Child Support FAQs

Disclaimer: Each child support matter is unique as each person’s financial status is different.  These are designed to answer general questions.  For specific information, please consult our attorneys at Vinsko & Associates, P.C.  These answers do not constitute legal advice.

How is Child Support Calculated?

There are specific calculations set forth in the Pennsylvania Rules of Civil Procedure that are based on several factors, including, but not limited to: your income, the other parent’s income, and the number of children involved.

Who Makes the Determination of How Much I Owe or I can Receive?

These calculations are handled through the county domestic relations office.  A conference officer will obtain your income and the other parent’s income, review tax returns, various bills and other information, and calculate the amount due under the circumstances. 

Does the Length of Time a Parent Has Custody of The Children Affect the Amount of Support?

It can.  If the custody arrangement is 50/50, there can be a potential reduction in the amount owed to the receiving party.  To review your particular situation, call Vinsko & Associates, P.C.

What Happens If I Disagree with the Child Support Amount?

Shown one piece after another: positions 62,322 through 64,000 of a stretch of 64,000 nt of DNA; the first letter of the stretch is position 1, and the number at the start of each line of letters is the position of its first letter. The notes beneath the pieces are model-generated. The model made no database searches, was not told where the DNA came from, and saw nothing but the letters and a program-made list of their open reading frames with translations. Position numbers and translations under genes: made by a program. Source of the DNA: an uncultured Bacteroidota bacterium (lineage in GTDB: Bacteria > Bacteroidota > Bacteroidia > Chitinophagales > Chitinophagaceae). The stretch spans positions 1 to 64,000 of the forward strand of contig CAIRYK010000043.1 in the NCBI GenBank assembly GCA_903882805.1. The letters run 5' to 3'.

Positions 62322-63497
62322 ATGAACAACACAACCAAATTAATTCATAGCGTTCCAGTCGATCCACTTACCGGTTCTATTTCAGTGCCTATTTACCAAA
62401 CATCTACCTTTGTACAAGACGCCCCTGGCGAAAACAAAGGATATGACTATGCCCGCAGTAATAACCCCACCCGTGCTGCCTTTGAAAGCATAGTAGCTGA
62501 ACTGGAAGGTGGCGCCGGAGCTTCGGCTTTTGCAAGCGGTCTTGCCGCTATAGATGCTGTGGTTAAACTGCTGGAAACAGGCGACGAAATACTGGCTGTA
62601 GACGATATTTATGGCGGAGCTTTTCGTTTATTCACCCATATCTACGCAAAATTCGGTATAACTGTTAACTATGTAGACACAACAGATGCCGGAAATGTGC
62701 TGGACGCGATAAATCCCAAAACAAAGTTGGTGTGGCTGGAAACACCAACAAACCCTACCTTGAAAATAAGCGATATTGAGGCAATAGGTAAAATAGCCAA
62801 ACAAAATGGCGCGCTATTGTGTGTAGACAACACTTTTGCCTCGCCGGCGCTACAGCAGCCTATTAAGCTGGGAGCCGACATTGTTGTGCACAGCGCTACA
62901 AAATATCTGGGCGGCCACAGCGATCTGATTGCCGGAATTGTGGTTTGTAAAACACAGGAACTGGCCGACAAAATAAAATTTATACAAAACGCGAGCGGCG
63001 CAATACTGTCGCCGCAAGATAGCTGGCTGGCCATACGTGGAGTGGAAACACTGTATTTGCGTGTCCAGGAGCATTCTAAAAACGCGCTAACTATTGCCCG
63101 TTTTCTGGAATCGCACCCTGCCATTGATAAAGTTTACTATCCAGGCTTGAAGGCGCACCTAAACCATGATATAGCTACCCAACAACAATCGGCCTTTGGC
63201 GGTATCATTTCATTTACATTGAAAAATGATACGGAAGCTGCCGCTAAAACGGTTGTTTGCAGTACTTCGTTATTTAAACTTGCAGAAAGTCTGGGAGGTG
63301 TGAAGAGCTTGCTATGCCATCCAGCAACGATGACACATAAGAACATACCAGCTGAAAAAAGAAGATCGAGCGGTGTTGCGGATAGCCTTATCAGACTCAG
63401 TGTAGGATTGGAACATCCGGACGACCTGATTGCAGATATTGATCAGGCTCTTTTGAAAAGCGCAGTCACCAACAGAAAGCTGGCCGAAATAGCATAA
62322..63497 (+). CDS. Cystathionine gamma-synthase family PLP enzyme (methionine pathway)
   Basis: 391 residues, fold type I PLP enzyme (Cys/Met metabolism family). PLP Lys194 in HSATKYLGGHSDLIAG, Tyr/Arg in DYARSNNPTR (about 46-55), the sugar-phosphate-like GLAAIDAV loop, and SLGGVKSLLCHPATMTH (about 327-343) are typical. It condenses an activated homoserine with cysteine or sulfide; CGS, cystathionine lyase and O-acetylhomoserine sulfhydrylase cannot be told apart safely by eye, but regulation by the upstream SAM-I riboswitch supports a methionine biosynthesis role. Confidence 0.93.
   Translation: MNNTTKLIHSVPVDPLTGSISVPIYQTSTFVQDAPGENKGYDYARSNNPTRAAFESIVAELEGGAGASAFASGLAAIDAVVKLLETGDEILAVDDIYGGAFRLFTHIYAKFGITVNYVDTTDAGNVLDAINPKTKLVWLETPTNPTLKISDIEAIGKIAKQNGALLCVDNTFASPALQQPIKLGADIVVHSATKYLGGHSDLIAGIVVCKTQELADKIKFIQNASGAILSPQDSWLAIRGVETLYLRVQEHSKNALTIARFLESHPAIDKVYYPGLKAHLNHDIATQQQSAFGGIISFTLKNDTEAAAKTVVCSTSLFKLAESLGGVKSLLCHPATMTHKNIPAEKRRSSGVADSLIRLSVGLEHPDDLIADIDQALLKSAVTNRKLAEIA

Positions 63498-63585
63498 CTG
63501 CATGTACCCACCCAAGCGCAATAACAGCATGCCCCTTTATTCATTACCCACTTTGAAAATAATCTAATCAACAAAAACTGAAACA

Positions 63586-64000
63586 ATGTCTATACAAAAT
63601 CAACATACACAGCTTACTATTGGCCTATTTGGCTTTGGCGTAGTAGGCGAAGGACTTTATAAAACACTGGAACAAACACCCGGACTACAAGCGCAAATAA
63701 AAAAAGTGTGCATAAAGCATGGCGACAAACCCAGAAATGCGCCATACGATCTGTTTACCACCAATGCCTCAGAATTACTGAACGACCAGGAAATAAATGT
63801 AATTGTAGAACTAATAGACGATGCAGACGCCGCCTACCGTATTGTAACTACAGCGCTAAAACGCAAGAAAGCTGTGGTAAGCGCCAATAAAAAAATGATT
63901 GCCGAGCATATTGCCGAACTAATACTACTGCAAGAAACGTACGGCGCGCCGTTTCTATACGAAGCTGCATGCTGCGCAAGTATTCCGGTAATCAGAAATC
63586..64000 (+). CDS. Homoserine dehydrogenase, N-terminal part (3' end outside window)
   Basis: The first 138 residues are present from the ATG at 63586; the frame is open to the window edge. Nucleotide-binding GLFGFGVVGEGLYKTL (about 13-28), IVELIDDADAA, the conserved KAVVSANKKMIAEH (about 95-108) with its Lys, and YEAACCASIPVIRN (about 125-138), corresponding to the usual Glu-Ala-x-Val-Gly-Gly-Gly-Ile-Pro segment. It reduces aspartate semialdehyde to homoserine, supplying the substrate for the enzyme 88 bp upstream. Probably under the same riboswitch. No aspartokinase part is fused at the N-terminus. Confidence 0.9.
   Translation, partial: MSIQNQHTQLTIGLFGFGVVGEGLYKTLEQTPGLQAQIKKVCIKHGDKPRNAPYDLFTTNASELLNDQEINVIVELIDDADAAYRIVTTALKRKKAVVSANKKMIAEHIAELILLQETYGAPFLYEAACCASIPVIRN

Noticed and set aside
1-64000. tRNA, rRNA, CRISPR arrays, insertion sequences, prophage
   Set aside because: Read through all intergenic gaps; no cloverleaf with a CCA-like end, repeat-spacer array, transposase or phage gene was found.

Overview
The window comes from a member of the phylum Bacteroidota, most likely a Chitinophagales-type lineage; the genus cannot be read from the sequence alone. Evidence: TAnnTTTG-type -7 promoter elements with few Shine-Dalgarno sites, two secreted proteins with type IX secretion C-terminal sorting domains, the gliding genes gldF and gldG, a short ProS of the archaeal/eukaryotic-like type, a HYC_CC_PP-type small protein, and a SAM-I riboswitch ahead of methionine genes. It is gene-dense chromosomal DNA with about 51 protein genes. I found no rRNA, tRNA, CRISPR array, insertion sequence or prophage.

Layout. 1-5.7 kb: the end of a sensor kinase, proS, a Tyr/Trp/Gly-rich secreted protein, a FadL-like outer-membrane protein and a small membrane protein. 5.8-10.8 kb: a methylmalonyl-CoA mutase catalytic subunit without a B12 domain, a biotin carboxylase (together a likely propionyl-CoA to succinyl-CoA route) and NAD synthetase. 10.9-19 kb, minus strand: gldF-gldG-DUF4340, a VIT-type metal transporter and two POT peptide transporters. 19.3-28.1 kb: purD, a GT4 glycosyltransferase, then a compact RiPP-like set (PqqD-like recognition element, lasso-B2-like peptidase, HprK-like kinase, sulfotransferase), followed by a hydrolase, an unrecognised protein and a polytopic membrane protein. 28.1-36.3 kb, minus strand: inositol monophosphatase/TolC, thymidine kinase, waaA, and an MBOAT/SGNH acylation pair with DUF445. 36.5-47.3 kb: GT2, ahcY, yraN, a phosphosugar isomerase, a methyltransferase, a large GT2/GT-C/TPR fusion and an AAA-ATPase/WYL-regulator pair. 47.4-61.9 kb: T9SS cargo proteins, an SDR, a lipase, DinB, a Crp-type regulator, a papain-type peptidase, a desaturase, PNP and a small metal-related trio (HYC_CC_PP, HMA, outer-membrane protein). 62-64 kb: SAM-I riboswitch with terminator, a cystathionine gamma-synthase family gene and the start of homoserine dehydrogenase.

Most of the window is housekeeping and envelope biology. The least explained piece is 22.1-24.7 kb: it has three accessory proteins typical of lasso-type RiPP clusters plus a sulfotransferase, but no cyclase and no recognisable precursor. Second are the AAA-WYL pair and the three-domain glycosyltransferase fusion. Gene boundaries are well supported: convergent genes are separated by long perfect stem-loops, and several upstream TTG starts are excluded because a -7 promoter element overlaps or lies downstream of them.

After a conference officer makes a determination, you have 20 days to appeal to a Support Master if you disagree with the recommendation. If you do not appeal, the recommendation will be adopted as an order of court.

What If I Have Been Covering Expenses, Rather Than Making Direct Payments?

In many situations, payments on behalf of the child may be considered support payments.  These are evaluated on a case-by-case basis.  Call us to see if your situation applies.

How Long Do I Have to Pay Child Support?

Pennsylvania law requires both parents to support their children financially until they are 18 years of age, or until they complete high school, whichever is later.  This is the general rule, as certain exceptions or modifications may apply, such as situations where there are children who have physical and/or emotional challenges.

What Happens If One Party Has A Change In Circumstances (New Job)?

You can file a Petition for Modification if circumstances require a change in support, wither it be an increase or decrease.  A promotion or a job loss are examples of such a change. It is important to note that if a petition for modification is filed, the domestic relations office can take into account all issues and your support can go up or down.  That is why it is important to consult a lawyer for child support before filing or a modification.

For any other Child Support questions, please reach out to any Vinsko & Associates P.C. office and speak to our family law attorneys.  You can contact us by phone or by email, or through our Contact Page.

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